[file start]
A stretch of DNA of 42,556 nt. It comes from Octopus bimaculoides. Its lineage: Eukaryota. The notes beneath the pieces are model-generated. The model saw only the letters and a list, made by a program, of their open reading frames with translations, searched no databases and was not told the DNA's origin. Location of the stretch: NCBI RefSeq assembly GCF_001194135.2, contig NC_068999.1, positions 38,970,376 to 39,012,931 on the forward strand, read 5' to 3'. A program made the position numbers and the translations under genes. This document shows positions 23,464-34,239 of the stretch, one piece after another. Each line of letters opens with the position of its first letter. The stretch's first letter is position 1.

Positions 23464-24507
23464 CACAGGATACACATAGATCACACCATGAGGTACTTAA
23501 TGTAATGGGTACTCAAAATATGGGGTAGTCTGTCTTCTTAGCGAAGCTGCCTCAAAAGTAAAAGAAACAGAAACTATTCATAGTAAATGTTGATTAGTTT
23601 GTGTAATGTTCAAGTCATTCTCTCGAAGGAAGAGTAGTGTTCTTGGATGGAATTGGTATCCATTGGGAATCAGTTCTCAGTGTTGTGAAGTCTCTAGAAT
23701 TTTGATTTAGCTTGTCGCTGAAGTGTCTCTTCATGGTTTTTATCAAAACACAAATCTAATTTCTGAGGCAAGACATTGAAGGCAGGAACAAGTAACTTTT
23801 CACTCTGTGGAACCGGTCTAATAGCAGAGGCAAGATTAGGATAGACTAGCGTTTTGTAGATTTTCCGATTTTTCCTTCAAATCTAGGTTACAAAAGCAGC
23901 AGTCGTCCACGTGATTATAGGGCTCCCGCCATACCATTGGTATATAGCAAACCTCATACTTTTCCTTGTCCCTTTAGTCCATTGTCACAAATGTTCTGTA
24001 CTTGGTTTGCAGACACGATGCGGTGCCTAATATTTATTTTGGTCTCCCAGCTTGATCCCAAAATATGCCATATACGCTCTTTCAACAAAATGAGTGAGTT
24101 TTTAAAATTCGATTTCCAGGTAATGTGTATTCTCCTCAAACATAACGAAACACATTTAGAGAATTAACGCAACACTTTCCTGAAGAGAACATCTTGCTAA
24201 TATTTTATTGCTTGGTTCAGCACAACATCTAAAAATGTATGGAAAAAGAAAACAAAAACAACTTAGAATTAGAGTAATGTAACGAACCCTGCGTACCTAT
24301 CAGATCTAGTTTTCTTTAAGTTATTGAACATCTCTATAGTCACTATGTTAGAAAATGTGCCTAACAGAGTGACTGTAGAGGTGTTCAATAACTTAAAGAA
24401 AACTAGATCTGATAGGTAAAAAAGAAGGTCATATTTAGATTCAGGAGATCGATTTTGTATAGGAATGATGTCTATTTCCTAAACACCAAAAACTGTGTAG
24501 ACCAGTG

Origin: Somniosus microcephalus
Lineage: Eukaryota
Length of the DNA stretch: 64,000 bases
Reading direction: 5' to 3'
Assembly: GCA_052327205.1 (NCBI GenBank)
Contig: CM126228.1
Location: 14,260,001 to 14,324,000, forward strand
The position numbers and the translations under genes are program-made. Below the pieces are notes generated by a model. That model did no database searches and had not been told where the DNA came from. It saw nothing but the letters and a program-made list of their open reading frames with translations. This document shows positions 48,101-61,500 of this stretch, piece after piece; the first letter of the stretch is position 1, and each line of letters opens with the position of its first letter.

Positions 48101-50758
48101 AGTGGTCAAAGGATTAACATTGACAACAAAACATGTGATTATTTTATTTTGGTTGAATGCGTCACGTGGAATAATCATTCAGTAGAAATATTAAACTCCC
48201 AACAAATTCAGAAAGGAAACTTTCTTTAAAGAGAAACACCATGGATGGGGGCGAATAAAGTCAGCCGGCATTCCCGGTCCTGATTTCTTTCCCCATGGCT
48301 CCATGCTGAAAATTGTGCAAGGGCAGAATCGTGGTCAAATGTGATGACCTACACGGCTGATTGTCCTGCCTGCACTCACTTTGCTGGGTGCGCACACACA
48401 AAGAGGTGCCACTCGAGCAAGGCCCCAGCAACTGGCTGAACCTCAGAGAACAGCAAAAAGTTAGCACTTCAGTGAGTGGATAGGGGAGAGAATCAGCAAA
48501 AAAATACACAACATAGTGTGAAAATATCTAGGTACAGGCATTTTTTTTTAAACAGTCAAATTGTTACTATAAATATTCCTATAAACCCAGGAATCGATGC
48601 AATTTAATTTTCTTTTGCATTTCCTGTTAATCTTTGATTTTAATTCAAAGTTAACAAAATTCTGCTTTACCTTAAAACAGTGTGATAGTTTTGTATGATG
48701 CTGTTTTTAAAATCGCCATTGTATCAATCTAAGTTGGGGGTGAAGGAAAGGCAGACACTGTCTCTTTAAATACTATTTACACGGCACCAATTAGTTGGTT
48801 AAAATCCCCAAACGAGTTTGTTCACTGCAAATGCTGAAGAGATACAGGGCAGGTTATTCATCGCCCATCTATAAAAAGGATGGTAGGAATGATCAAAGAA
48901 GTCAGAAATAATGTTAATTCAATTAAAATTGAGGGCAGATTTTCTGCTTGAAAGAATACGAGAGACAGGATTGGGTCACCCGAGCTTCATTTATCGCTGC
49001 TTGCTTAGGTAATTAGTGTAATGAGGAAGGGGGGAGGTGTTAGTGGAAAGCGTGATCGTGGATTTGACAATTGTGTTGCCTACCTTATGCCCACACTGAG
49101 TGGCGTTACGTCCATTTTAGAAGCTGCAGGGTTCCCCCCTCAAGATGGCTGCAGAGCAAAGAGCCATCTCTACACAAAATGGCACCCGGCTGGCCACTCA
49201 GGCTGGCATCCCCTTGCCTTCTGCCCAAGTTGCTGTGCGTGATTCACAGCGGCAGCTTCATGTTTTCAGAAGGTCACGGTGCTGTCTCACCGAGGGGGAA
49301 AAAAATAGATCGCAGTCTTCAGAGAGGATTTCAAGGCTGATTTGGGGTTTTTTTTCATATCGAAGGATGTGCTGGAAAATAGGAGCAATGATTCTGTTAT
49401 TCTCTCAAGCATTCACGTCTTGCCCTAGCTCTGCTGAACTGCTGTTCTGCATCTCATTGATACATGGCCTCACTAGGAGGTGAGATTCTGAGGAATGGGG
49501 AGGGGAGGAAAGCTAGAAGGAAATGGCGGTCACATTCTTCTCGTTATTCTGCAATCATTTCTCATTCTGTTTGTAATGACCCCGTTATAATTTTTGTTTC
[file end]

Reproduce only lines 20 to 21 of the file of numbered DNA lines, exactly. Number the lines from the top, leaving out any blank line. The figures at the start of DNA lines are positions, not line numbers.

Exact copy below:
Contig: CM126228.1
Location: 14,260,001 to 14,324,000, forward strand